Event-related potential (ERP) method possesses fine time resolution of less than 10 ms [11]. Accordingly, we applied ERP to the present analysis of this perception process.

In case of face stimuli (F) in Figure 2, N100 first appears significantly at Pz and Fz, but for geometric stimuli (G), N130 appears at O2. This finding supports the existence of two different pathways and suggests that an initial gate of rapid pathway 1, for faces, is near Pz and Fz, which is considered to be the thalamus or amygdala in the limbic systemNext the second initial gate of pathway 2, for geometric patterns, is the occipital visual cortex near O2; a little bit later. A previous report has described this gate as the so-called N170 peak [13,20], and dominantly related to face perception and originates in the occipito-temporal cortex. But, in the present study, we observed the peak at an earlier time of 100.130 ms.

Most of the significant peaks in Figure 2 are listed in Table 1, indicating that after the start of both pathways, (F) and (G) were detected by different electrodes up to 250 ms, [21] i.e., (F) elicits activity preferentially at T4, and (G) prefers O2. This finding is the second in this study to provide evidence supporting the two-pathway system, with pathway 1 for facial recognition activating the limbic system, and pathway 2 for geometric pattern recognition constrained to the occipito-temporal system.

How is one pathway gate selected and the other closed? When the face image (F) stimulates the retina, visual information travels to the thalamus at 100 ms, and the amygdala is then instantaneously activated. Simultaneously, the second pathway gate to the occipital visual cortex is closed, leading to no detectable ERP in the O2 region.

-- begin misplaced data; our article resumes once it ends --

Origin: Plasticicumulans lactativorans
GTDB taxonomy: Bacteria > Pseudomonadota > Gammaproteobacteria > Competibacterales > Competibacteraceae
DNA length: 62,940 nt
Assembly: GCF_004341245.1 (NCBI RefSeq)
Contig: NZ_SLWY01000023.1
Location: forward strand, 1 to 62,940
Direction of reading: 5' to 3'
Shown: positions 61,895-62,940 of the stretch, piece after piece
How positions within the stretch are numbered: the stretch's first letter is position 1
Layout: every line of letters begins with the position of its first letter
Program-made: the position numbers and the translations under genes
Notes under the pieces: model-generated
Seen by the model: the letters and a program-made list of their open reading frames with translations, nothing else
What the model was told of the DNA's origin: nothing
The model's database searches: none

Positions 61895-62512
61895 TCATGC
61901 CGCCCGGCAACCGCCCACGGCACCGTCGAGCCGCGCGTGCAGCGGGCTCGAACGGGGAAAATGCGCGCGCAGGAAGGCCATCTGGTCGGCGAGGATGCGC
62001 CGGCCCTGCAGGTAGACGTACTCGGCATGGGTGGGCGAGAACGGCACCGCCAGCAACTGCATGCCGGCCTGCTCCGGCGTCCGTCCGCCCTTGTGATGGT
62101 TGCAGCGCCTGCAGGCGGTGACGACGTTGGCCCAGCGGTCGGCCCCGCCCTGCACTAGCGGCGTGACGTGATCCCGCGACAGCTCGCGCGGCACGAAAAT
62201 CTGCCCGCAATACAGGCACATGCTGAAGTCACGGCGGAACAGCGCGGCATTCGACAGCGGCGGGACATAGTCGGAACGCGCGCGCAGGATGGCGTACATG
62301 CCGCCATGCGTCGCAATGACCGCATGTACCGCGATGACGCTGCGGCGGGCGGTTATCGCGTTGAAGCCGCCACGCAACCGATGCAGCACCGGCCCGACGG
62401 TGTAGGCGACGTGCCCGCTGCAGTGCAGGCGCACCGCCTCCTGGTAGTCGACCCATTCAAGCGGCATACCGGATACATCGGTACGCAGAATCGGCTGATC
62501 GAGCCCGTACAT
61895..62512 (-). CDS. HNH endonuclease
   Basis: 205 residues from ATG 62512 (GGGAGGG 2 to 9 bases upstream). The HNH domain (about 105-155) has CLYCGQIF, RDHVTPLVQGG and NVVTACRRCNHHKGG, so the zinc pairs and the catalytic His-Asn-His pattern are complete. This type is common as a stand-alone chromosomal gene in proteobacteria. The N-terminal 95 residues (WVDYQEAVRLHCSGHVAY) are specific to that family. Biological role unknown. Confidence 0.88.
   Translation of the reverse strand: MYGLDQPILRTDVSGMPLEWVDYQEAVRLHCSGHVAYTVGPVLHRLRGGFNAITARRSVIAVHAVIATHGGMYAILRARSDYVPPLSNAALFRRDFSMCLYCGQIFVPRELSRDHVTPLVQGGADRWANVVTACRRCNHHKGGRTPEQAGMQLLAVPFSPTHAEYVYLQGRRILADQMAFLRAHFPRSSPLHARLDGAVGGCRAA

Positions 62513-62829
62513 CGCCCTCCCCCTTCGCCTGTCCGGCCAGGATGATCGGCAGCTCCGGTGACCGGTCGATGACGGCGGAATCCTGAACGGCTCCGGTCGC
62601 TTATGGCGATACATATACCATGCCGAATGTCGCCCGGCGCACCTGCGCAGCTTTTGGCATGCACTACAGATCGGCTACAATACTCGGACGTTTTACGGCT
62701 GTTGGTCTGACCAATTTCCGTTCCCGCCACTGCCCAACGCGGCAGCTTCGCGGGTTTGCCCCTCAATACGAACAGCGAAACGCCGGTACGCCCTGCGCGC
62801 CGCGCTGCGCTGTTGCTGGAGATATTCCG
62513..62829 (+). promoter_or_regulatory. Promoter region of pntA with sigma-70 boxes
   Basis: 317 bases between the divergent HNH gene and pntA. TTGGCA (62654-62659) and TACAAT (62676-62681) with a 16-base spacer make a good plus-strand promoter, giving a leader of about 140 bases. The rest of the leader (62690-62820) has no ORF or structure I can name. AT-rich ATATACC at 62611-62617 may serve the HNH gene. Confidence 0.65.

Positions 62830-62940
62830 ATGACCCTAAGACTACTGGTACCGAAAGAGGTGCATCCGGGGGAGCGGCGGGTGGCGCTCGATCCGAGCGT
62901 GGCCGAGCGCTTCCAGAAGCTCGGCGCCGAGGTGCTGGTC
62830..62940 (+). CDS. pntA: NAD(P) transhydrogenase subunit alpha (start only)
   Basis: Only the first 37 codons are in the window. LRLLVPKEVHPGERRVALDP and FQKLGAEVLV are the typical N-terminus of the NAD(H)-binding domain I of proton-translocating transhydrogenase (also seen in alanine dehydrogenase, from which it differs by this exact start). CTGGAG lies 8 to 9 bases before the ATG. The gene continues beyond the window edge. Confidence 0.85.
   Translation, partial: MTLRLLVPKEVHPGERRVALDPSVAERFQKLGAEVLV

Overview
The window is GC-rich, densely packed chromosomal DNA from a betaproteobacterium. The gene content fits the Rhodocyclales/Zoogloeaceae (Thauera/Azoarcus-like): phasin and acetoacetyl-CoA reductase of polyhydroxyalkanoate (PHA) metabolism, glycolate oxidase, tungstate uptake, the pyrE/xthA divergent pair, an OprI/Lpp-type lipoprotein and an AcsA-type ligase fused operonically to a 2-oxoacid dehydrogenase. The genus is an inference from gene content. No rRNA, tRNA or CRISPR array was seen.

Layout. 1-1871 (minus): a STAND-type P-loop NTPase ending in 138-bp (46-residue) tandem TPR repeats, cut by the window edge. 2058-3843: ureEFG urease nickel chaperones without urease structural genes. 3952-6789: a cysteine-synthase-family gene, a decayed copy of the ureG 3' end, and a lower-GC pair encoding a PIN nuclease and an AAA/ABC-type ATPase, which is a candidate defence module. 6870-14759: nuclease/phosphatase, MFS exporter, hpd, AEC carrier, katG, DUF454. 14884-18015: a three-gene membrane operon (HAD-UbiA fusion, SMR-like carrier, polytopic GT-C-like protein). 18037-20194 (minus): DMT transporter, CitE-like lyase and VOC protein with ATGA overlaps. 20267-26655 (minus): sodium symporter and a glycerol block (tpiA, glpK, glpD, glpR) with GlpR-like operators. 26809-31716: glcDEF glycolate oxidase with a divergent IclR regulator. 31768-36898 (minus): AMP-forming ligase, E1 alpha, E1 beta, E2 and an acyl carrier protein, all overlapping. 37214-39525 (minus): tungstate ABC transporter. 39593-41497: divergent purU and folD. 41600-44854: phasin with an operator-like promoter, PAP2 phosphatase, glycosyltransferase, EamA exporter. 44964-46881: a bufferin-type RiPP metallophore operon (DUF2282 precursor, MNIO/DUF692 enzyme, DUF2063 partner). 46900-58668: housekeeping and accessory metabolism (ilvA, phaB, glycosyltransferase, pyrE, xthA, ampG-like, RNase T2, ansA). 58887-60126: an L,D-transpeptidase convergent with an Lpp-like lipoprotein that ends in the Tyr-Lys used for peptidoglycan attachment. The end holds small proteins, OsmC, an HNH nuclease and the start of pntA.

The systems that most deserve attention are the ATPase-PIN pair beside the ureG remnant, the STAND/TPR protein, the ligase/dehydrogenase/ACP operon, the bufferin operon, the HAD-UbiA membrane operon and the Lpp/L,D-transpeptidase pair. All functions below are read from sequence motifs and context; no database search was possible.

This situation may be understood simply by observing a typical childhood behavior that something fear glance, at once escape without any looking.

After 300 ms latency, common peaks can be observed in Figure 2 and also in Table 1, in which the same electrodes Fz (N)* and Pz (N)* appear in both of the (F) and (G) columns [22]. Accordingly, the pathways may be unified at this time point in the orbito-frontal association cortex (Fz) and the sensory association cortex (Pz), probably in the stage of conscious recognition because of the attention index notice [9] in Table 1. These kinds of information processing systems and the distributed areas in the brain have been discussed in several previous reports [1-4].

In light of our results, the system under investigation may be summarized and attempted in a diagram expression as depicted in Figure 4.

The ERP waveforms for the un-indicated condition (U) of the oddball method are shown in Figure 3. In comparison with Figure 2, which depicts the indicated condition (I), two points are remarkable. The first is that (U) demonstrates less prominent peak features than (I), likely due to the extent of attention. In the case of (G) in

Figure 4. A proposed diagram of the human visual perception process.

Figure 3, the waveform is almost smooth without any peaks, especially in the range of 300 - 380 ms (around the attention index in Table 1), which suggests that the subjects paid less attention to un-indicated images and patterns. The second is that after 400 ms, some gradual peaks appear in Figure 3, which may indicate that less initial attention is related to later intention of reconfirmations.


There is a significant difference in the initial transition process between the two pathways for face and pattern perception, and then they are combined in a unified pathway for the recognition process. The results of the present experiment support this two-pathway model of visual perception.


The experiments have been carried at the electrical laboratory in the College of Industrial Technology with kind supports on the electronic circuits design by Prof. K. Satoh, and also with hearty collaborations of many laboratory students. We are also much indebted to the kind advices of Physiology and Biosignaling laboratory (Osaka Univ.) stuffs of Profs. H. Sawai, T. Miyoshi, and also under general auspices of Prof, Yutaka Fukuda. Regarding the ERP observation techniques, valuable and kind comments were provided by Prof. H. Nittono (Hiroshima Univ.) for the reference electrode, and by Prof. Y. Sakai (Gunnma Univ.) for the MRCP background. Many thanks are due.